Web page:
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A Myanmar activist loses almost everything but hope

ARI SHAPIRO, HOST:

It's been two years since Myanmar's military seized power. A civil war there has killed thousands of civilians and forced 1.2 million people from their homes. The conflict shows no sign of ending. NPR's Michael Sullivan has this story of a family of democracy activists whose struggle against the military has lasted for decades.

MICHAEL SULLIVAN, BYLINE: Democracy activists Nilar Thein and Kyaw Min Yu, known by his nickname Ko Jimmy, got to know each other in Tharrawaddy Prison in the early 2000s. In between the beatings and other abuse at the hands of their military jailers, she says, they grew close, secretly passing notes to keep each other's spirits up. Released in 2005, they were married a year later and decided to have a baby soon after. From the jungle hideout that's now her temporary home, Nilar Thein remembers that time.

NILAR THEIN: (Through interpreter) When I was pregnant, Ko Jimmy would hold my stomach as we chanted Buddhist mantras of love to our daughter. But because of the political uncertainty, the turmoil in our country, we apologize to our daughter, too, for what might come in the future.

SULLIVAN: That's because the military was still firmly in control, and she and Ko Jimmy could be arrested again at any time. And he was in August 2007, at the time of the so-called Saffron Revolution against Myanmar's military rulers. So Nilar Thein and her infant daughter went into hiding.

THEIN: (Through interpreter) We were hiding along with some student leaders at an apartment when the authorities started searching nearby. The sound of the baby's crying could get us all arrested, so I asked my daughter to be quiet while I breastfeed her. She seemed to understand and was silent, and we managed to escape. But after that, I decided I had to give my daughter to her grandparents. It was too dangerous for her to be with me. And that decision hurt very much.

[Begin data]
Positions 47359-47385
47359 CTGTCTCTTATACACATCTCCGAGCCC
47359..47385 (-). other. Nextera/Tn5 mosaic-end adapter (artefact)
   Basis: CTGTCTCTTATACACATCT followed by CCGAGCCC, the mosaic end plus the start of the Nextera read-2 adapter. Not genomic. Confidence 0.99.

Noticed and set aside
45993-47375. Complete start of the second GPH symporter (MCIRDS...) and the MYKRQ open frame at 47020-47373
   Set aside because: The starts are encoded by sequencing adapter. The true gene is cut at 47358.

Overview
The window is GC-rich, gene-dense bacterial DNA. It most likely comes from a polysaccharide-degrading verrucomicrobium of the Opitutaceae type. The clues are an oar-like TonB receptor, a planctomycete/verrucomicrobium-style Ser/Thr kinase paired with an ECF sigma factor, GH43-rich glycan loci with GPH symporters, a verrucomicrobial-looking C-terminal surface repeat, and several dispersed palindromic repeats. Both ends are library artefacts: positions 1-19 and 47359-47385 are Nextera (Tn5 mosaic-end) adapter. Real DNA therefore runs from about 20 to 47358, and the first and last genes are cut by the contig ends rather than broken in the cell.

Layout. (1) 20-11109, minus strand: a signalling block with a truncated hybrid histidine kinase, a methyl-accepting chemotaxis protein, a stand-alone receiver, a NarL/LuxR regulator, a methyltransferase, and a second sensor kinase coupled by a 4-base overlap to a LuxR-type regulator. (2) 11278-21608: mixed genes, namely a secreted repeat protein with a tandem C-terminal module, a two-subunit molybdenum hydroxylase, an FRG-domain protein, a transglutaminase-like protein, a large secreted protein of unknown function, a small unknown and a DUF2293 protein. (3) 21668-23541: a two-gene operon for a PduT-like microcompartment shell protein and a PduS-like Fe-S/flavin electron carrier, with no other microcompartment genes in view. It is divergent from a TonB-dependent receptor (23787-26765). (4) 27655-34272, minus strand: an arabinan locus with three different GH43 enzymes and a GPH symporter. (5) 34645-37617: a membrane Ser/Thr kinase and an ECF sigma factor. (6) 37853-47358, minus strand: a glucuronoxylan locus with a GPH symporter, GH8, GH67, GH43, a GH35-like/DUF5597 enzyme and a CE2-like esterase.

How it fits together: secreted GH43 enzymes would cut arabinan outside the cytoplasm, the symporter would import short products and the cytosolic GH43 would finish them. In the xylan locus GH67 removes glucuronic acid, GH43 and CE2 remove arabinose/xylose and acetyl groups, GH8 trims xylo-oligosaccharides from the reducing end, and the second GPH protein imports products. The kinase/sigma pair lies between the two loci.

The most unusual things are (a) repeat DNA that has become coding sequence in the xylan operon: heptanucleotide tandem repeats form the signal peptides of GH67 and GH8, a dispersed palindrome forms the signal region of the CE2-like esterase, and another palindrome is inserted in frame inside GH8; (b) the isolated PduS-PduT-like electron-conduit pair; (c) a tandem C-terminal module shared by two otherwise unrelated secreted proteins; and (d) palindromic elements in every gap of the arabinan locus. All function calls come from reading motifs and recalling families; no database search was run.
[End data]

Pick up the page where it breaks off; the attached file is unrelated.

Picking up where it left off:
SULLIVAN: Not long after, Nilar Thein was arrested again as well. Five years later, as the military gradually loosened its control over the country, both she and Ko Jimmy were released again and reunited with their daughter.

THEIN: (Through interpreter) When I first saw my daughter, I was very happy and wanted to hug her. But I didn't at first because I felt I had to approach her very slowly. Later, while she and I were waiting at the airport for Ko Jimmy to return, she held my hand very tight, and she told me she was afraid I would disappear again. Then Ko Jimmy arrived, and we were finally all together again. It was a blissful experience.

SULLIVAN: Not just blissful but a new start. After spending so much time in prison over so many years, it was a chance to be normal, to be a family.

THEIN: (Through interpreter) Both of us were incredibly excited to start talking to our daughter after all those years. We got to know her by learning what she like, what she didn't and how to be around her. It was a remarkable time in my life.

SULLIVAN: And a remarkable time in the country in general, as the military continued a series of reforms after decades in power, holding parliamentary elections and instituting other reforms that attracted foreign investment and helped improve people's lives. Aung San Suu Kyi's National League for Democracy won a landslide election victory in 2015. And while the military still wielded significant power, it co-existed uneasily with Suu Kyi's elected government. Then, in November 2020, the NLD won another landslide victory, and the military decided it had had enough.